Dr. Hilary Earl, a History professor from Nipissing University in Ontario, Canada, will visit Holy Family University on Wednesday, April 18 to speak about the Holocaust. Her lecture is entitled "The Biggest Murder Trial in History: The Nuremberg SS-Einsatzgruppen Trial and the Banality of Evil." The event will take place in the ETC Auditorium at 6:30 pm.
Earl’s lecture will focus on the postwar trials of the members of the Nazi death squads that were tasked with murdering the Jewish population of Eastern Europe, the Soviet Union, and other non-Jewish civilians, and the ways in which seemingly normal people can come to participate in truly evil acts.
“This is part of the larger Holocaust initiative that I've been leading on campus this year, which included a trip to the Holocaust Memorial Museum in Washington, DC, and my WWII course that I taught last semester,” said Dr. Madigan Fichter, Assistant Professor of History in the School of Arts and Sciences. “I also took a group of students and faculty to visit Auschwitz-Birkenau during the study abroad trip to Eastern Europe over spring break. This is all part of a teaching grant that I received from the Holocaust Educational Foundation, and to which Holy Family's School of Arts and Sciences also generously added.”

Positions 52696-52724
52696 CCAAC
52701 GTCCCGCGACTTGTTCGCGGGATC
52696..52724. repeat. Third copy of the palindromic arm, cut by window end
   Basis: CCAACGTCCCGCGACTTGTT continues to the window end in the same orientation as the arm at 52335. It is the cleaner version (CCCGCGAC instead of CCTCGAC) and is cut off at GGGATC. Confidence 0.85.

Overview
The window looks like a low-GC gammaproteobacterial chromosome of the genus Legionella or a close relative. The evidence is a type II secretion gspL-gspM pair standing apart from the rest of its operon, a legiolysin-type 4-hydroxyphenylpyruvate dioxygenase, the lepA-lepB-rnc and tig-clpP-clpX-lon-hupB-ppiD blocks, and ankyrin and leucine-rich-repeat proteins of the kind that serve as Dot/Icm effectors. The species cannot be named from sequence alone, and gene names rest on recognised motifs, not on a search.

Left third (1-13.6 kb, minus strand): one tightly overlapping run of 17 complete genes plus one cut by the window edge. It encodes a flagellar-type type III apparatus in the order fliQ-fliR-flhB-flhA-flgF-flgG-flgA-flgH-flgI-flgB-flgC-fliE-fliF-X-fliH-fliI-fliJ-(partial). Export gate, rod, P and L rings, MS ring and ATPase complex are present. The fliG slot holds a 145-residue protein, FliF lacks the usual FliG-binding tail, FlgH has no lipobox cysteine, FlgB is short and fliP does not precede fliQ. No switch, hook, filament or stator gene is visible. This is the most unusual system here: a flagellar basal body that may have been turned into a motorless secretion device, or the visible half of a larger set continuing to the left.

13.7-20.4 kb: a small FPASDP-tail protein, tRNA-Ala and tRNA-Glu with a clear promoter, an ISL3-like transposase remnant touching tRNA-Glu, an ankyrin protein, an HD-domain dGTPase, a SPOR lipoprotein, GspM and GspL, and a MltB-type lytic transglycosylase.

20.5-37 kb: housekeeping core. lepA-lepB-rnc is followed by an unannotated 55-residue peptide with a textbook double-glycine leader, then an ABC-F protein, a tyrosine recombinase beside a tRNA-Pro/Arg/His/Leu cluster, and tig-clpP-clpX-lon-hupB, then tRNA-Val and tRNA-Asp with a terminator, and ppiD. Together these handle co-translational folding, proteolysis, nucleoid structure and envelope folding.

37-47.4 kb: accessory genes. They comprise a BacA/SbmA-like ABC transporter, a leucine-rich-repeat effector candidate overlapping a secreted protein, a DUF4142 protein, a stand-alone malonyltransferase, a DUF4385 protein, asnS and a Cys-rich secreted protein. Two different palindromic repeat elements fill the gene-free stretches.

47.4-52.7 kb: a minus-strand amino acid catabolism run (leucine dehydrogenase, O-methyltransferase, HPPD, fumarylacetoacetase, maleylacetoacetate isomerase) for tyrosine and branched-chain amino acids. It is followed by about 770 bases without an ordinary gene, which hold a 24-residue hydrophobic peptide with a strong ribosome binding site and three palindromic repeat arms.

Fichter was awarded a $4,000 grant from the Holocaust Educational Foundation of Northwestern University in August 2017.
Earl specializes in modern European history, specifically about Germany, international legal history regarding prosecuting genocide and war crimes trials, and has research interests focusing on the Holocaust, war crimes trials, perpetrator history and testimony, and comparative genocide. She is the author of The Nuremberg SS-Einsatzgruppen Trial, 1945-1958: Atrocity Law and History, published by Cambridge University Press in 2009, which was presented the Hans Rosenberg Book Prize by the Conference Group fest book in Central European History of the American Historical Association.
She has taught courses on genocide, fascism, the Holocaust, and the Third Reich, among many others.
The event is free and open to the public.